Oakley v Nike and Rory McIlroyAndrew Nixon
As announced on Monday , Rory McIlroy has signed a reported £150m, ten year sponsorship agreement with sportswear brand, Nike.
The player previously had a 'patchwork' of sponsorship agreements with various global brands: the rights to his eyewear/clothing (Oakley); his clubs and golf balls (Titleist); Santander Bank; Audemars Piguet and his principal sponsor, seen most prominently on his cap (Jumeirah).
In consideration for the sums involved, the player will be locked in for ten years to Nike's exclusive 'head-to-toe' endorsement deal, compelling him to wear only Nike products. The player's agreement with Titleist and Jumeirah were terminated by mutual consent.
Oakley's legal challenge
In December 2012, Oakley filed a lawsuit in the federal court in California concerning the contract the brand had in place with the player. The provisions between the player and Oakley included a 'right of first refusal', giving Oakley the contractual privilege to match any offer presented to the player for eyewear and clothing. Nike's 'head-to-toe' arrangement clearly prevents the player from wearing any Oakley brand product.
Oakley claims that the Nike sponsorship deal had been agreed whilst the player was still under contract to Oakley. It also submits that it offered to match the terms of Nike's offer but was repeatedly ignored by both the player and his agent. On these grounds, Oakley asserts that it was denied the right of first refusal validly enforceable in its contract, and thus both Nike and the player are in breach of contract (or more accurately Nike has induced the player to breach his contract). Oakley had threatened an injunction, and is now seeking damages from Nike/the player as a consequence of the alleged unilateral termination.
The player was cited as the second most marketable athlete in the world by Sportspro magazine. This was by virtue of his age, popularity, charisma and on course success. Oakley has alleged therefore that the failure to adhere to the contract has caused 'irreparable' damage to its brand. The brand also asserts that US$300,000 was spent on a photo-shoot for the new products that the player was due to endorse in 2013.
The player's management company, Horizon, asserts that all contractual obligations to Oakley were fulfilled' and that any claim for breach of contract has no merit. This contention appears to be based upon a series of emails exchanged between an Oakley marketing executive and the player's agent in late September. It is alleged that the emails indicated that Oakley understood (and agreed) that it was out of the running for the 2013 contract.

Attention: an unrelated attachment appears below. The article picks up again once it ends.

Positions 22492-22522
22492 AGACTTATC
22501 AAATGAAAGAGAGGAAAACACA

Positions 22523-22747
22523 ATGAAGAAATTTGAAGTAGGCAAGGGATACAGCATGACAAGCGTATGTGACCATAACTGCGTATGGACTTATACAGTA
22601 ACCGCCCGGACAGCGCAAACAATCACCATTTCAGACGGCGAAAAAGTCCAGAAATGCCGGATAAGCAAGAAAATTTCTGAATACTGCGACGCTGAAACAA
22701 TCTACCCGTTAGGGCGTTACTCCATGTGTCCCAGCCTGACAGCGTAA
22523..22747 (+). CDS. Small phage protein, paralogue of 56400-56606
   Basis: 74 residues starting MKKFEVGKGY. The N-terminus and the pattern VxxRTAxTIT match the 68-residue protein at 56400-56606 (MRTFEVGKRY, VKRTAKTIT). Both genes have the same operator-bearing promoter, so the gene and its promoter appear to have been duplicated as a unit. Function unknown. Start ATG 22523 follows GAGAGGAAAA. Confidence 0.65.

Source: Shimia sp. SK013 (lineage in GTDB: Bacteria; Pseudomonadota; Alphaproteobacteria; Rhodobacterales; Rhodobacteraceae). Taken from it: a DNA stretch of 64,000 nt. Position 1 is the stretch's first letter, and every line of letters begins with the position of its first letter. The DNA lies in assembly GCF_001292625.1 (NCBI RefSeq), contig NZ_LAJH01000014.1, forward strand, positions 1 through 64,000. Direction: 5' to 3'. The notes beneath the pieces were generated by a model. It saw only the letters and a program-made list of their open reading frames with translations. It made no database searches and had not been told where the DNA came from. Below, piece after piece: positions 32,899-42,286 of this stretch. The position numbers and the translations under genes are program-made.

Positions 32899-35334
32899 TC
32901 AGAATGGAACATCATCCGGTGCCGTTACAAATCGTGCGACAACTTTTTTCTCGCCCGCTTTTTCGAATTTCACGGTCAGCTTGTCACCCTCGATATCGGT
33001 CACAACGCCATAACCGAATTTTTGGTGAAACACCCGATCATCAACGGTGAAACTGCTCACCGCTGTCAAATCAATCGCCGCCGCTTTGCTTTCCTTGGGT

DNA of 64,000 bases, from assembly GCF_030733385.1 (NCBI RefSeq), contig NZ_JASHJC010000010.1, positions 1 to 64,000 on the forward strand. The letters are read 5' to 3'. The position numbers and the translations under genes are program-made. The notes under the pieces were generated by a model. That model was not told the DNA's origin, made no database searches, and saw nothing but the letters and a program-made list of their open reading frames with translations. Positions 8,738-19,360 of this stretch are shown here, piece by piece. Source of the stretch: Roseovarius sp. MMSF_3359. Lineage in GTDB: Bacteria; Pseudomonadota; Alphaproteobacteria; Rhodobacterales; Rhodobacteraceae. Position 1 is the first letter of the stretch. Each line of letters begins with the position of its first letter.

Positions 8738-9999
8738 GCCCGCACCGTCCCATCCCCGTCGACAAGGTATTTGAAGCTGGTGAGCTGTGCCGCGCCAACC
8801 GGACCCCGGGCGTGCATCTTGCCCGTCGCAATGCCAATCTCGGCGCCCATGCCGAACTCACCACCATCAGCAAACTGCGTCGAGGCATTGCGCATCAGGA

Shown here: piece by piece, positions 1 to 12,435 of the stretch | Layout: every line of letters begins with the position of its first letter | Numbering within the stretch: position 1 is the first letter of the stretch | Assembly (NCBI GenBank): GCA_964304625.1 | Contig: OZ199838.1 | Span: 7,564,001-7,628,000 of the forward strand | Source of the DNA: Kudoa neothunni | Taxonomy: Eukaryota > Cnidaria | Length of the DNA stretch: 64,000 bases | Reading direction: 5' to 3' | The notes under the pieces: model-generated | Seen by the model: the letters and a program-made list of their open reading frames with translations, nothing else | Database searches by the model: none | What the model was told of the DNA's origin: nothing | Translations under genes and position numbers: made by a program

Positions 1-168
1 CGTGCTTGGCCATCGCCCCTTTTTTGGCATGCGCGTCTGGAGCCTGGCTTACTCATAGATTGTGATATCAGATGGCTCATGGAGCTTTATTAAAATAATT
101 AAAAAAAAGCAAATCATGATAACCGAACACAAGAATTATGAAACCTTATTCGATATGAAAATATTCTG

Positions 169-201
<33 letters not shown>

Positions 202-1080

The sponsorship has now been announced, so Oakley will not be able to obtain an injunction. In any event, it would have been difficult to successfully argue that an injunction was essential and that damages were not an adequate remedy for what is, when boiled down, a simple breach of contract/inducement to breach allegation.
The deal also demonstrates the lengths that a brand will go to secure a high profile athlete when it forms a key part of the brand strategy. Nike took all steps to ensure that the player became a Nike athlete, in the face of stiff competition (in particular from Adidas/Taylormade). Ultimately, there is always an element of risk when entering into a long range deal; however Nike will have taken this decision based on a carefully analysed business model and sound projections.
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About the Author
Andrew Nixon is a Partner in the Sport Group at Sheridans. Referred to in this year's Legal 500 as a “very bright and talented sports lawyer” Andrew's practice focuses principally on regulatory, governance, disciplinary, arbitration and dispute resolution within the sport sector. Andrew's clients include governing bodies, sports clubs, sports agencies and individual athletes.